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Editor: Julio Franco

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Final Thoughts

Whenever we look at Small Form Factor (SFF) systems or even laptops, we often come away thinking much could be improved or added. This was not the case with the Asrock Ion 330HT-BD. Perhaps the biggest disappointment remains the Atom processor, as even this newer dual-core version is still lacking in the power department.

In all fairness, it wasn't until we benchmarked the Atom 330 that we realized just how slow it is compared to other modern desktop CPUs. We spent days playing with the Ion system, installing software and configuring it for daily use and overall it felt quite snappy in Windows 7.

The single-core Atom 230 we had tested before is a real slug when paired with Microsoft's latest OS, to the point where it's too frustrating to use. While it's possible to use the Atom 230 on Windows XP without much trouble, you still don't want to throw any serious tasks at it. The Atom 330 surprised us, running smoothly on Windows 7, and being completely honest I might not have a problem using it as my work PC on a daily basis.

We can think of a number of reasons why the Asrock Ion 330HT-BD is the ultimate HTPC. Its ability to play 1080p content smoothly is a basic requirement that goes along the built-in Blu-ray player. Add to that its compact size, stylish design, ultra quiet operating volume, low power consumption, remote control and HDMI support. That's not to forget the Ion 330HT-BD doesn't lose on the PC connectivity front with eSATA, WiFi-n, 6x USB ports and Optical/Digital audio out.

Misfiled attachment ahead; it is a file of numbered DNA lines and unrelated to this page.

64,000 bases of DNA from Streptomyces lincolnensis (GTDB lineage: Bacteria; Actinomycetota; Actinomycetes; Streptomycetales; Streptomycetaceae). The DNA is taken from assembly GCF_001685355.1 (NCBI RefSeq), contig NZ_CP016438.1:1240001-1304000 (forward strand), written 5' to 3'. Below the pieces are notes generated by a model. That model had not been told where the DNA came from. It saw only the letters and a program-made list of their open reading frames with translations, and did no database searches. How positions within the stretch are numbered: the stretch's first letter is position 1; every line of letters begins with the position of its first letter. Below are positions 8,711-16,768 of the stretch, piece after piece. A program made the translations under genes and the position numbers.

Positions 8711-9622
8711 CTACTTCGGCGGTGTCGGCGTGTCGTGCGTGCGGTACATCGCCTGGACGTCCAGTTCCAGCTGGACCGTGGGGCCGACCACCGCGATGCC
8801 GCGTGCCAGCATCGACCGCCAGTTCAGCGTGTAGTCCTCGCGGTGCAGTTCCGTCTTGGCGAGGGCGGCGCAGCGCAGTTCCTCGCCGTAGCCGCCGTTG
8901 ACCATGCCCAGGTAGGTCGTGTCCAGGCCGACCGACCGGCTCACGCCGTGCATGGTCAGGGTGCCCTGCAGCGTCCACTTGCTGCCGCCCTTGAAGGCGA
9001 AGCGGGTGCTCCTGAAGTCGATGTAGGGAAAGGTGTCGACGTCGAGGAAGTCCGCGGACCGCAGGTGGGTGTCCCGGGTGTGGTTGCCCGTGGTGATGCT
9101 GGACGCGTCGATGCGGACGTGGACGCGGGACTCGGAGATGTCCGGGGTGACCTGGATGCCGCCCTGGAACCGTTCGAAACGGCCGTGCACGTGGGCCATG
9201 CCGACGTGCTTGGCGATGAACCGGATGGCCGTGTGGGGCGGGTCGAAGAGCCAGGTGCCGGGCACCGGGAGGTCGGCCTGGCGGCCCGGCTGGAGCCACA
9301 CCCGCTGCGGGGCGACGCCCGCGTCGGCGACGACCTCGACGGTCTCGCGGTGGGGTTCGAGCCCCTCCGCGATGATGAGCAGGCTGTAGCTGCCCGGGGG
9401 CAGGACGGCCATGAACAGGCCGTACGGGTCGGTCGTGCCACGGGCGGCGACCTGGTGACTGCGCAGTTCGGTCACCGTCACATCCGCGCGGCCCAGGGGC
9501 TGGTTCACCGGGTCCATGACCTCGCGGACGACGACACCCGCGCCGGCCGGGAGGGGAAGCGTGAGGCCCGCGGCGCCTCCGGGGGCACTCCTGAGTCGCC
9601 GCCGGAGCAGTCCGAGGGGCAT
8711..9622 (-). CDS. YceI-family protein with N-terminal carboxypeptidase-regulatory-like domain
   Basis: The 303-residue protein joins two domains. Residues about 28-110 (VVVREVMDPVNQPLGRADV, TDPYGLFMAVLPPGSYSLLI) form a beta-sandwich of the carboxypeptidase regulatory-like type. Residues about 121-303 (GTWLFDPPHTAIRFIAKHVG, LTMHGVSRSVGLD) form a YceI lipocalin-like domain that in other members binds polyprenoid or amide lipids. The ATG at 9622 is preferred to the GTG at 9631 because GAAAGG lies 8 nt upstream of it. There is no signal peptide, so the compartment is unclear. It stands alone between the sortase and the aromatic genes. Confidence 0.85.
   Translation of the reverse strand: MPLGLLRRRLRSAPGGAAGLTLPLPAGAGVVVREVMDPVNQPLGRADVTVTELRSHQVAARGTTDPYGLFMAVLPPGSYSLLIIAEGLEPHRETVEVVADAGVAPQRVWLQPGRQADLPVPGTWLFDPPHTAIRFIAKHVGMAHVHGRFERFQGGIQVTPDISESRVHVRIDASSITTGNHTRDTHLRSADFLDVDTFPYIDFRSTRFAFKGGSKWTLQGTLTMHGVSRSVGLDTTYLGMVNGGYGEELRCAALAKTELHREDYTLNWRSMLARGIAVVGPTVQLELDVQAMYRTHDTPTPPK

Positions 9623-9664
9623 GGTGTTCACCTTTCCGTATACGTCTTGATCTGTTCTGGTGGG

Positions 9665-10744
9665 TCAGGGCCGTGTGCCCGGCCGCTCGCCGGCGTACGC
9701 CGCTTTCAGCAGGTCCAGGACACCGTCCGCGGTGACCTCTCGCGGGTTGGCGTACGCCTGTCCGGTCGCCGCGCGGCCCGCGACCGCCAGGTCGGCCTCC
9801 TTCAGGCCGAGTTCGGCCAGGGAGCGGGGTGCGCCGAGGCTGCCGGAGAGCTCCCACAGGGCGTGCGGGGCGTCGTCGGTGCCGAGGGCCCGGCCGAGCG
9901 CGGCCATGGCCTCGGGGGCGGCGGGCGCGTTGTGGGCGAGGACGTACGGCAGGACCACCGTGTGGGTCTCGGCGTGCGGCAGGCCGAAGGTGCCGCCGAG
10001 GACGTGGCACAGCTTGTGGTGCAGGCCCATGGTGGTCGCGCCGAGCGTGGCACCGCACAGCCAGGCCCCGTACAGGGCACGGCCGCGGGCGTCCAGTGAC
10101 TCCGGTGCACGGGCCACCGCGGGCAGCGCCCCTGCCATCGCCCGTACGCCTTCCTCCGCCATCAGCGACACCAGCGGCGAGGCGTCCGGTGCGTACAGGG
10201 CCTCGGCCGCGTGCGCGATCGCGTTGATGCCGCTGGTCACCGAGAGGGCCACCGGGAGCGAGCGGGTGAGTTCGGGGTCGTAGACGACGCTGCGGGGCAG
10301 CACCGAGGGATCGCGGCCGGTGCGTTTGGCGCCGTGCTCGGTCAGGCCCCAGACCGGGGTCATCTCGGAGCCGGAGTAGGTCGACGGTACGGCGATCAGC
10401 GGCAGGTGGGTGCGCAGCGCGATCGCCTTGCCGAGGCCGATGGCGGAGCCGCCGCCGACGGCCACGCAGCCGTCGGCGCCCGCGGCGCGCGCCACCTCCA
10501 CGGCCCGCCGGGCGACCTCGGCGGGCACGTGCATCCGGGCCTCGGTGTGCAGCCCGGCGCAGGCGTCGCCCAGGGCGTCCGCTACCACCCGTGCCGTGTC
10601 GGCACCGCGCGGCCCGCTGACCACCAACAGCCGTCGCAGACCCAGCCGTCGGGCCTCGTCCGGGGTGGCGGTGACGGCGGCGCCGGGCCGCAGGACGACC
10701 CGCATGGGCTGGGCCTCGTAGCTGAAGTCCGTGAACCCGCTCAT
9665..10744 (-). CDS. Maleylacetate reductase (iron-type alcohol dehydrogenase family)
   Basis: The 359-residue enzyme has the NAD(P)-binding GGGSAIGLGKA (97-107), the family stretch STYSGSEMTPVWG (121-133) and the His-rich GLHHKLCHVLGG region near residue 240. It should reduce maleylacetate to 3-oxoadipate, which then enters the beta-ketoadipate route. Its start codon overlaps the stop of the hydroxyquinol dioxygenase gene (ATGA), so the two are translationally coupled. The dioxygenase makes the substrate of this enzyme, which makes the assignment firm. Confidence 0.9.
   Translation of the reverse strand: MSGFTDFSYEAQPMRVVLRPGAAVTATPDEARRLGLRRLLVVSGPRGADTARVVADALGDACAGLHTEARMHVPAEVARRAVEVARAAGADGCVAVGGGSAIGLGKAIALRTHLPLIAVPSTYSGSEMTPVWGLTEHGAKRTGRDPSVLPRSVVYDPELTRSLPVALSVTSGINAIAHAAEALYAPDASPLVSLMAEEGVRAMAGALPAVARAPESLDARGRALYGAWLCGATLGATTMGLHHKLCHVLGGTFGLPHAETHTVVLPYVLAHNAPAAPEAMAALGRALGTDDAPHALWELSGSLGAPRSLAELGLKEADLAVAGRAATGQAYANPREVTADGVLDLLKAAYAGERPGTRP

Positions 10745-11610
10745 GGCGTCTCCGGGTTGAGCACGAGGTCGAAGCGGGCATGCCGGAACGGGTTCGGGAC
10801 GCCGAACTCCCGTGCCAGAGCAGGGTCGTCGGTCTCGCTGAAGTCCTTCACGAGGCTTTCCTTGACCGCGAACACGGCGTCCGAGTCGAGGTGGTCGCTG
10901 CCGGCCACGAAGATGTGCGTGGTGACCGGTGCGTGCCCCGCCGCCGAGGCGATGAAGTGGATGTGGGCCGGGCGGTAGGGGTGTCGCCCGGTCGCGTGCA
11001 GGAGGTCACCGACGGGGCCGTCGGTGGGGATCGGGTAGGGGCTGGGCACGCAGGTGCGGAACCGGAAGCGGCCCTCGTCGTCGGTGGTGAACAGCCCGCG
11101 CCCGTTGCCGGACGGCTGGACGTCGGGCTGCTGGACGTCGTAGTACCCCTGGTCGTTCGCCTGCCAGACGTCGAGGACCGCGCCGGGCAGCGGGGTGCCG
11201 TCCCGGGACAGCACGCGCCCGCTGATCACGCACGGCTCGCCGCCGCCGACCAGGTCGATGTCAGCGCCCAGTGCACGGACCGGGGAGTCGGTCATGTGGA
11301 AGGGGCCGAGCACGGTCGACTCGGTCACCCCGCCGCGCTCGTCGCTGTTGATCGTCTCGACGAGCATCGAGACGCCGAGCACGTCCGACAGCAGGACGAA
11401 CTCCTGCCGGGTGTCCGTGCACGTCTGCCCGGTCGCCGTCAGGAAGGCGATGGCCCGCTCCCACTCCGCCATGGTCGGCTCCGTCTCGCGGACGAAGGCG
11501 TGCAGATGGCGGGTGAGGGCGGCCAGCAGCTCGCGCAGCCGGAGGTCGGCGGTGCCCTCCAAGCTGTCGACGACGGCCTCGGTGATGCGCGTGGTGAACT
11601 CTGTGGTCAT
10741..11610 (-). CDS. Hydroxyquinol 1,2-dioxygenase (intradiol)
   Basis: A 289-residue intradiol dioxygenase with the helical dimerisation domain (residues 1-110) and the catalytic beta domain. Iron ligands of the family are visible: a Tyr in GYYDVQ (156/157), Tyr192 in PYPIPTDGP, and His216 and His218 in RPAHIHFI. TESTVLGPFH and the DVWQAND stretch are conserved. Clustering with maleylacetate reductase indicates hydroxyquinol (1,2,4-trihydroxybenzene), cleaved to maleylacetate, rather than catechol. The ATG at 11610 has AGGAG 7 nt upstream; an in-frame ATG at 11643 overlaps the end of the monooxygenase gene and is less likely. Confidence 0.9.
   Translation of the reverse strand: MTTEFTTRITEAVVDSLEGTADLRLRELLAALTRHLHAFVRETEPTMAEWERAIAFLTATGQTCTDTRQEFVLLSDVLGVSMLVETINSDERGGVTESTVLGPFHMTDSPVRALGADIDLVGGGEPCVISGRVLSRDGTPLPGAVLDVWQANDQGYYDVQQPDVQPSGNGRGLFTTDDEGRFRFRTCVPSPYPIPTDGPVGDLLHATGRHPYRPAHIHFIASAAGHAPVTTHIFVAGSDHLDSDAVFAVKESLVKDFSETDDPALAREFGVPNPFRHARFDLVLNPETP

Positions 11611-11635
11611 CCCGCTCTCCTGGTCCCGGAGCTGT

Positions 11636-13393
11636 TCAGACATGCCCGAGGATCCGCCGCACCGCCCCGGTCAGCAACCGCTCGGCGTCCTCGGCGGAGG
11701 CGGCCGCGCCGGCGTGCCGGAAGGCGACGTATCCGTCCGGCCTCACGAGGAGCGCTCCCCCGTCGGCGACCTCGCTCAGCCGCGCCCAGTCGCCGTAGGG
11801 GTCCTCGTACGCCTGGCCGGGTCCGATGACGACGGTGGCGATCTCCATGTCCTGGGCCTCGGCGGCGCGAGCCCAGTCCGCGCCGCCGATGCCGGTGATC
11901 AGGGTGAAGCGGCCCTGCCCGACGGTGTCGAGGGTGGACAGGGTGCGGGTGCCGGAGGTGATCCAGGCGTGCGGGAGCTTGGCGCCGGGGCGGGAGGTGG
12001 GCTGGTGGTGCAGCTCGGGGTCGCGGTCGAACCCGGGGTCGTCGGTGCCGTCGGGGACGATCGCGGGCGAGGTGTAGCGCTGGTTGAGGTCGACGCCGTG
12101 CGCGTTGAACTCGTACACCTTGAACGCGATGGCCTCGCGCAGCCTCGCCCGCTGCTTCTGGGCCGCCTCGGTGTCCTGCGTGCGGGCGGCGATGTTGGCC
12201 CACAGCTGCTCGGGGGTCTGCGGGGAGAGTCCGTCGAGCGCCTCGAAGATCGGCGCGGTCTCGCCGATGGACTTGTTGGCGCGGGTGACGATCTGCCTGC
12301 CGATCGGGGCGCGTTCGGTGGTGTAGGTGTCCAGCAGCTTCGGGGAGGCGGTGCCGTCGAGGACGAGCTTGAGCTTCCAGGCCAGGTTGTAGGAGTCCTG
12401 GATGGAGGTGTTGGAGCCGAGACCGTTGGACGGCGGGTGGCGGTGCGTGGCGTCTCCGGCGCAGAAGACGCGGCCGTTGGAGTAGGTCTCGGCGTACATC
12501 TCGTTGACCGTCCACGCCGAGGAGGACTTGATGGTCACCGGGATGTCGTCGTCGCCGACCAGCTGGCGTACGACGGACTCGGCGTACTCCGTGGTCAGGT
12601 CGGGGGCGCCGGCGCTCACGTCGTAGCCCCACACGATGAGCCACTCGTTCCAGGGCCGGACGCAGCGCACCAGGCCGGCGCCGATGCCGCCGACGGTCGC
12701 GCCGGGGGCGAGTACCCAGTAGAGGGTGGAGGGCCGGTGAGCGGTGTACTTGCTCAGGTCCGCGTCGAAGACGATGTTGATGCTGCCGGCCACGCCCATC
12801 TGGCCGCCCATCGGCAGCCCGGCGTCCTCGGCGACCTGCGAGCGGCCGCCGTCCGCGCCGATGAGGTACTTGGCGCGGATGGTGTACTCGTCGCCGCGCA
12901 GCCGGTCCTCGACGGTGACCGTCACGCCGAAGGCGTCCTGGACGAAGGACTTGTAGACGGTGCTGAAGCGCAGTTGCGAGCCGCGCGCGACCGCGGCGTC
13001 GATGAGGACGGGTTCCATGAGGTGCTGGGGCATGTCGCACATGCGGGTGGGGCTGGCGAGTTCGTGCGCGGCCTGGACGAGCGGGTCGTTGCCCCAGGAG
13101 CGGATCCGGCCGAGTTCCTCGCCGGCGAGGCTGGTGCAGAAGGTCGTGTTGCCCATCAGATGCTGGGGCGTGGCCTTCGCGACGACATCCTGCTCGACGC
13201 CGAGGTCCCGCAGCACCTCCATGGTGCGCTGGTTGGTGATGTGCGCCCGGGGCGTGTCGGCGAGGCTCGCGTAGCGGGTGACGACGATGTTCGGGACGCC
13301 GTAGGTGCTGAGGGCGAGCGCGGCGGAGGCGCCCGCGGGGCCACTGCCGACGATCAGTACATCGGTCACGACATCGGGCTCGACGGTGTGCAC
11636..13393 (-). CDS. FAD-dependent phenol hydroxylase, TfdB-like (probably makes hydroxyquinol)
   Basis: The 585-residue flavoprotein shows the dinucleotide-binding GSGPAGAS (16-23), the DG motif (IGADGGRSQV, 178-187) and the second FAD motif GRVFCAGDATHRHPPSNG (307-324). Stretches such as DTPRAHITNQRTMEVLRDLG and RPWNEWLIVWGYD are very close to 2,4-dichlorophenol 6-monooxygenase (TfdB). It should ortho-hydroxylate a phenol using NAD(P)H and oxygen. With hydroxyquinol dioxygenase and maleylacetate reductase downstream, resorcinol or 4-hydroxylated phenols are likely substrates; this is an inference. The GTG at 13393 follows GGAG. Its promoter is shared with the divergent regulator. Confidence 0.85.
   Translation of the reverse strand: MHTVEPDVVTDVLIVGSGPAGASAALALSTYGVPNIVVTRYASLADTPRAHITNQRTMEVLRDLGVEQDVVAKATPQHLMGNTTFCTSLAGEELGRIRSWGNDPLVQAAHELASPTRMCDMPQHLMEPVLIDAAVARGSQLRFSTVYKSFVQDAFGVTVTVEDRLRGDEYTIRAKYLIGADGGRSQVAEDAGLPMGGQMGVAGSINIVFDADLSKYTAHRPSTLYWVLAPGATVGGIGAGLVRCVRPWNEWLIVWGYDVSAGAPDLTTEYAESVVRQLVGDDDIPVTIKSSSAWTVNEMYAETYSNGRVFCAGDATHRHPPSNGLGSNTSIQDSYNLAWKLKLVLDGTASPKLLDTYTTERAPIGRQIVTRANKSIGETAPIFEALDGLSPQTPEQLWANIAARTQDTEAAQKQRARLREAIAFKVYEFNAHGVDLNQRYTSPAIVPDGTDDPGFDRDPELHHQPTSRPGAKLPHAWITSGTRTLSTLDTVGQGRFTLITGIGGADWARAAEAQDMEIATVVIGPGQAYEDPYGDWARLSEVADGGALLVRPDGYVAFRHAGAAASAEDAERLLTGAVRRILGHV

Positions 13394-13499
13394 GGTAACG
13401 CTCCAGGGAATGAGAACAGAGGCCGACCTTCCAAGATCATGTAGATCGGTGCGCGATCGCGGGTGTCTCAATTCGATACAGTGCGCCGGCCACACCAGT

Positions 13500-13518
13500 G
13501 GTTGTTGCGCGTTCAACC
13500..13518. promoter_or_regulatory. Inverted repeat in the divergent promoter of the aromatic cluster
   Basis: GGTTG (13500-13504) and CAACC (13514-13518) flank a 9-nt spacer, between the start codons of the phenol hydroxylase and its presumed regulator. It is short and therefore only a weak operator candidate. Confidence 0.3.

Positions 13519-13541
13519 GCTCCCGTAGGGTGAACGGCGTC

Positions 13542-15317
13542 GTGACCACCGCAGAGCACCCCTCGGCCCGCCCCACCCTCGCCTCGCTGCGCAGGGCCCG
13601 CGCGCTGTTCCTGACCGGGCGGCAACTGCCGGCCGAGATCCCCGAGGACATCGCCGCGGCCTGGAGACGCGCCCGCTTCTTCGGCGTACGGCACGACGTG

We were also pleased to see what was hidden on the BIOS, which provides a great deal of tweakable options. The overclocking abilities of the Ion 330HT-BD were impressive, as we had no problem squeezing an extra 400MHz out of the dual-core Atom processor.

In terms of features and performance we feel the Asrock Ion 330HT-BD is about as good as a nettop is going to get right now. At $580, Asrock seems to be charging a fair price for the Ion 330HT-BD.



Outstanding product: Asrock Ion 330HT-BD Nettop

If you wanted to build a similar system yourself, an Atom 330/Ion motherboard is going to cost at least $175 alone, a decent Mini-ITX case with power supply to house it will cost anywhere from $50 to $100. The 2GB of DDR2 memory will set you back another $50, the Seagate hard drive is $65 and the Sony Blu-Ray player is worth roughly $150. All up this gets us to $500 without the remote and wireless LAN card.

It is worth noting that the price doesn't include an operating system, so you must budget for this. Windows 7 seems to be the way to go with the Asrock Ion 330HT-BD.

Overall we are left impressed with the Asrock Ion 330HT-BD. With base models starting at $350, there should be a version for everyone. While we have focused on using the Ion 330HT-BD as a HTPC solution, this tiny system could be used for various tasks and is suitable for general usage as well.